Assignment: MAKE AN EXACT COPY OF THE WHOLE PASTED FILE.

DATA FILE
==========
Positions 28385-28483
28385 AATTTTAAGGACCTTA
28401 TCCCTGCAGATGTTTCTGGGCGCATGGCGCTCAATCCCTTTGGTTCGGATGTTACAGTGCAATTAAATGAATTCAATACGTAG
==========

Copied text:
Positions 28385-28483
28385 AATTTTAAGGACCTTA
28401 TCCCTGCAGATGTTTCTGGGCGCATGGCGCTCAATCCCTTTGGTTCGGATGTTACAGTGCAATTAAATGAATTCAATACGTAG